etee is another startup using the adaptability of beeswax to create food wrap that is reusable and pliable. They add essential oils and soy or resin to the beeswax and then infuse it with organic cotton. The result is a reusable, flexible, ‘sticky’ wrap that has antimicrobial properties that help guard against food spoilage. The wrap can be washed in soapy cold water and reused up to 150 times. A package of 3 wraps is $17.95.

More established environmentally-friendly companies like Seventh Generation, Method and Mrs. Myers sell refillable laundry detergent and dish soap. To have an effect on our plastic consumption, the large conglomerates need to get on board and decrease their plastic packaging. Investors have demanded that Nestle, PepsiCo, Unilever and Proctor & Gamble reduce their use of plastic packaging. So far, the companies are selling products in reusable containers that can be refilled. Two of Climate Action’s top five companies trying to reduce their use of plastic are McDonald’s and Evian. McDonald ’s has committed to make 100% of its packaging renewable or recyclable within the next eight years. Evian has opened a zero-carbon bottling plant and by 2025 will only produce bottles that are 100% recycled.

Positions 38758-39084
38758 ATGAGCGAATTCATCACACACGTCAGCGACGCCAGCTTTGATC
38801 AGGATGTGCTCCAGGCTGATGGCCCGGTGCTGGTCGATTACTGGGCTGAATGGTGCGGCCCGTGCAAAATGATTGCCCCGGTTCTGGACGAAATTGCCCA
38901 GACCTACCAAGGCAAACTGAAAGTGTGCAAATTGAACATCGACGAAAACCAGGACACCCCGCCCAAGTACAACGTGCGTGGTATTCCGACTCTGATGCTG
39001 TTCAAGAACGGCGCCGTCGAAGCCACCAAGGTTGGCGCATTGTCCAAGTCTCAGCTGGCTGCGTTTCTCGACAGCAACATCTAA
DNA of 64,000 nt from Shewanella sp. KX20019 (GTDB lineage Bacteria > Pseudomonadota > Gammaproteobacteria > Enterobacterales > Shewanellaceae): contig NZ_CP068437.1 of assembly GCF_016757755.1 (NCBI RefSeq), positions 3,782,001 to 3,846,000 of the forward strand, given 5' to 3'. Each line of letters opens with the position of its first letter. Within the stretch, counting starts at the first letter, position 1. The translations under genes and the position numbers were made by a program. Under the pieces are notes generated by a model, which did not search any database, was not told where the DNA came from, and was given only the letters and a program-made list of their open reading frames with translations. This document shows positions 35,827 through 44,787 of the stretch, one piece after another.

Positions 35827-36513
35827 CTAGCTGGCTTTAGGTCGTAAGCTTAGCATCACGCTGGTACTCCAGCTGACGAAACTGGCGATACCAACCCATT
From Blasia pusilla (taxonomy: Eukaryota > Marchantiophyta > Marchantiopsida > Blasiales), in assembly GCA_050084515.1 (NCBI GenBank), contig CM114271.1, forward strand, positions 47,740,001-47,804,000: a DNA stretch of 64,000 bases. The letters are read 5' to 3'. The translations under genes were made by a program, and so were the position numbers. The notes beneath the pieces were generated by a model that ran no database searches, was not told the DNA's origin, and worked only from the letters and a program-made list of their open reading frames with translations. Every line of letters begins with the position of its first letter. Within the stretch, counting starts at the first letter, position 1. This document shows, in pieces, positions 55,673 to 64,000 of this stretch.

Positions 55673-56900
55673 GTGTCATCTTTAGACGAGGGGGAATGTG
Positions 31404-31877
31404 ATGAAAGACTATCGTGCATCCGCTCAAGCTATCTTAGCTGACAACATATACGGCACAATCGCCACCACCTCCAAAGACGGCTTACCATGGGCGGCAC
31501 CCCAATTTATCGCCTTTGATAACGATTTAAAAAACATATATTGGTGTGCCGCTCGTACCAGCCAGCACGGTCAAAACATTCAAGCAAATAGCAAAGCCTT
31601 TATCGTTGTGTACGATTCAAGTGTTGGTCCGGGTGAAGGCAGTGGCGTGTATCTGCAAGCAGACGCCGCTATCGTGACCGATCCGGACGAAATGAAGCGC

The public outcry has gotten the attention of manufacturing and is having its desired effect. Let’s keep the pressure on and try to stem the tide of the currently predicted 34 billion tons of plastic production by 2050.

This ASE article gives lots of ideas for using re-usable food wrap instead of plastic.